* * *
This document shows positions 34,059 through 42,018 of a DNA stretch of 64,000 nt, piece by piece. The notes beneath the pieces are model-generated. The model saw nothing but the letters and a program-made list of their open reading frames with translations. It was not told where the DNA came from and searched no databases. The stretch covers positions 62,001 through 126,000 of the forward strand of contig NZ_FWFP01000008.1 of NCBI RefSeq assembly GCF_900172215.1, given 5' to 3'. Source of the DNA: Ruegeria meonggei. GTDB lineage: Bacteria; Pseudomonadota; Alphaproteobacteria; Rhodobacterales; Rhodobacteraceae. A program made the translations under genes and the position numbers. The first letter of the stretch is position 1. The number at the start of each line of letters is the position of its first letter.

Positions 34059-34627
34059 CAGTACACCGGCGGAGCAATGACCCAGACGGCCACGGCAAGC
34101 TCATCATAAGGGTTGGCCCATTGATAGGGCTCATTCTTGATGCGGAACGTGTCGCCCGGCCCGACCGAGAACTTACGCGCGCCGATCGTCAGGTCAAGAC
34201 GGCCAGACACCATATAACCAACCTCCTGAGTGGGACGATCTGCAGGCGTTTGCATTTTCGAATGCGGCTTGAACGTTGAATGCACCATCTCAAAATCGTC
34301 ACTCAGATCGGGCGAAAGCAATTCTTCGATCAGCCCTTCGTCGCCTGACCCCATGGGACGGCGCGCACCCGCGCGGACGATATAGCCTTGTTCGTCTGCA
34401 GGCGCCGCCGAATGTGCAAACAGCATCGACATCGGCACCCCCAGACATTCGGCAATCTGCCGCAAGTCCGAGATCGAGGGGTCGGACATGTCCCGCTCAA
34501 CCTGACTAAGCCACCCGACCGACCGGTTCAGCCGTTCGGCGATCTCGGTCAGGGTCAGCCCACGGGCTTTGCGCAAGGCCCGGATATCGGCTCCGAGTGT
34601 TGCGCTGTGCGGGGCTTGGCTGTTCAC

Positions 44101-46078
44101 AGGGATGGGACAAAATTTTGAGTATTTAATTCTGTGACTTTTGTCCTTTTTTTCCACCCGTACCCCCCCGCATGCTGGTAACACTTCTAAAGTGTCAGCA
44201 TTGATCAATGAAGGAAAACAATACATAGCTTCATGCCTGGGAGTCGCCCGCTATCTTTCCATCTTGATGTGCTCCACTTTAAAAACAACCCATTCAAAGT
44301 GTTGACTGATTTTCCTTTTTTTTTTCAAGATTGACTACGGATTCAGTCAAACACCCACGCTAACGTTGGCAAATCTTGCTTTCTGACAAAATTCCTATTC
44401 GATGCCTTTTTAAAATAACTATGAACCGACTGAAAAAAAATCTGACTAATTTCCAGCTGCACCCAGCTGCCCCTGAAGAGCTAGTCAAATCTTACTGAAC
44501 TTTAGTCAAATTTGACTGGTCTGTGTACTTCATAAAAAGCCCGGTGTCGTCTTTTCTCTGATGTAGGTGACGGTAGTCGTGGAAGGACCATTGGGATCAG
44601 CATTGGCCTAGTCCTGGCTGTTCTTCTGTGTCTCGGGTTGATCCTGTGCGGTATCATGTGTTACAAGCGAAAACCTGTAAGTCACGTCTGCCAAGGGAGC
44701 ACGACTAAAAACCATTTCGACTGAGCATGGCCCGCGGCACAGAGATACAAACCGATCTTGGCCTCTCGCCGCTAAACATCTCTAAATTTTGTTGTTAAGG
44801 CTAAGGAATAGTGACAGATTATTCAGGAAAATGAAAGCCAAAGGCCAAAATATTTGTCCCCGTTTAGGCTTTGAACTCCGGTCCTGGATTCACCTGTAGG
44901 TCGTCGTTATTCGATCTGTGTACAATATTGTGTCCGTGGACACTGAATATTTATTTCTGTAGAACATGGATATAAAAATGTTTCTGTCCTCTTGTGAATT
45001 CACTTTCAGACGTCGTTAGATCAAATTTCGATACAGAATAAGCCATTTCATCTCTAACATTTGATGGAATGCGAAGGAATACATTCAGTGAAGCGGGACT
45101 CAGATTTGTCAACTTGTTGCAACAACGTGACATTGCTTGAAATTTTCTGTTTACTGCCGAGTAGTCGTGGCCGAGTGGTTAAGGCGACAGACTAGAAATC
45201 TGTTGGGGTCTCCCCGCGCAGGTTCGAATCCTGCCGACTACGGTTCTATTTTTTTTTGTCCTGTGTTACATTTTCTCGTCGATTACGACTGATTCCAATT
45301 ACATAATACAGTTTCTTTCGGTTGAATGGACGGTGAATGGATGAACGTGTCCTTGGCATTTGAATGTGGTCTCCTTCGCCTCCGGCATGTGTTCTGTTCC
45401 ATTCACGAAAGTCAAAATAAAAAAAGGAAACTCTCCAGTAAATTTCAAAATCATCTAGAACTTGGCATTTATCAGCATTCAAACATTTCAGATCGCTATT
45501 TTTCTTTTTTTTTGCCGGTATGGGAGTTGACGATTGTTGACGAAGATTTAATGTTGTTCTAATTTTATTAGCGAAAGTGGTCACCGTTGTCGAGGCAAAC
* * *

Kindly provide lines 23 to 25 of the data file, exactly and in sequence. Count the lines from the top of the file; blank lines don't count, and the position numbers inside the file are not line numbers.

45301 ACATAATACAGTTTCTTTCGGTTGAATGGACGGTGAATGGATGAACGTGTCCTTGGCATTTGAATGTGGTCTCCTTCGCCTCCGGCATGTGTTCTGTTCC
45401 ATTCACGAAAGTCAAAATAAAAAAAGGAAACTCTCCAGTAAATTTCAAAATCATCTAGAACTTGGCATTTATCAGCATTCAAACATTTCAGATCGCTATT
45501 TTTCTTTTTTTTTGCCGGTATGGGAGTTGACGATTGTTGACGAAGATTTAATGTTGTTCTAATTTTATTAGCGAAAGTGGTCACCGTTGTCGAGGCAAAC